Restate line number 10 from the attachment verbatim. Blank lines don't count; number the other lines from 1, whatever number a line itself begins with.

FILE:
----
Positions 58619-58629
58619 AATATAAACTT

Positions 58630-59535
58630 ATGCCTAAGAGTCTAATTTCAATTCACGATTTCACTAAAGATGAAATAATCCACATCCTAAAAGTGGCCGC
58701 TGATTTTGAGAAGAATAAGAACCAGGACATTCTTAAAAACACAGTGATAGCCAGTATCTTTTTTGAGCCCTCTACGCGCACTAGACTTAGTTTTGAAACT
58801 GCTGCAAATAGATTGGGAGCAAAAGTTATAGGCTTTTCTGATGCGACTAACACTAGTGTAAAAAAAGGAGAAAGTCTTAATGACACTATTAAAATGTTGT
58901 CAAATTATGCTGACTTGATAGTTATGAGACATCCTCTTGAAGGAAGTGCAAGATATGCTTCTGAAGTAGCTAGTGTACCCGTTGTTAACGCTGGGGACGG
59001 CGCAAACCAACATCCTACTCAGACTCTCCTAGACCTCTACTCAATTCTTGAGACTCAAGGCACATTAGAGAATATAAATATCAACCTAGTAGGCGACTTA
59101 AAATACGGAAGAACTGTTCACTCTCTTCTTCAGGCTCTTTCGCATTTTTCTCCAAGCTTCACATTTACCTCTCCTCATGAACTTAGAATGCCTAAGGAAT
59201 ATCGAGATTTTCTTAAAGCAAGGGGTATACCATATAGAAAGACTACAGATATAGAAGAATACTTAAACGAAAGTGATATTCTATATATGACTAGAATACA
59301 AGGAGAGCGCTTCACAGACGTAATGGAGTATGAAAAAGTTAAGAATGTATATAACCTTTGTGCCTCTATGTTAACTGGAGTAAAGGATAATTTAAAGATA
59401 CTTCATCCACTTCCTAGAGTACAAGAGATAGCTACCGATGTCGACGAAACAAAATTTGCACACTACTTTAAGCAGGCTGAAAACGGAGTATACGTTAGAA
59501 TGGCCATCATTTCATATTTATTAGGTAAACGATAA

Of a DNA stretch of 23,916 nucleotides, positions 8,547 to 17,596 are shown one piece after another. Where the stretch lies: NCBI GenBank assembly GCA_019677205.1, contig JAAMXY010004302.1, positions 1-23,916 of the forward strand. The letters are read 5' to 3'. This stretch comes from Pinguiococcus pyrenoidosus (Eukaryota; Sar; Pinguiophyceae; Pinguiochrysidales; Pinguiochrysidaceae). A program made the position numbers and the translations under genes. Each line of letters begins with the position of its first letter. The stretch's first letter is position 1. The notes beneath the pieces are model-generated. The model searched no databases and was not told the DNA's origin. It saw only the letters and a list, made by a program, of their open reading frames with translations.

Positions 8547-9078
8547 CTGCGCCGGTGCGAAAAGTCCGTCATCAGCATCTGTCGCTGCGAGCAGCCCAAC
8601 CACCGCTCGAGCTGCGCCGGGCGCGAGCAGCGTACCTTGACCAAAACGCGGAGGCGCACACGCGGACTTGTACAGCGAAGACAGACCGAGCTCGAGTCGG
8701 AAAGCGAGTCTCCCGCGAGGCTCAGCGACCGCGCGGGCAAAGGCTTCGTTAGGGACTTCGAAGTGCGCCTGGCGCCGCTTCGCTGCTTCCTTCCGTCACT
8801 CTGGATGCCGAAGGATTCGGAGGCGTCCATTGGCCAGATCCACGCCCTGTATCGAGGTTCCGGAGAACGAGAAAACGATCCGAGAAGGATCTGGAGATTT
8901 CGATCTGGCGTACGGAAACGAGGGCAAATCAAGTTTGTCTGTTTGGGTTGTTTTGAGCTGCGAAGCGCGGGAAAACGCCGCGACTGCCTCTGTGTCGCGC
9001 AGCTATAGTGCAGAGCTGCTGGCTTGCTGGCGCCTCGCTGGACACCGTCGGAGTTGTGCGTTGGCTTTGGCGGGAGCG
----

59201 ATCGAGATTTTCTTAAAGCAAGGGGTATACCATATAGAAAGACTACAGATATAGAAGAATACTTAAACGAAAGTGATATTCTATATATGACTAGAATACA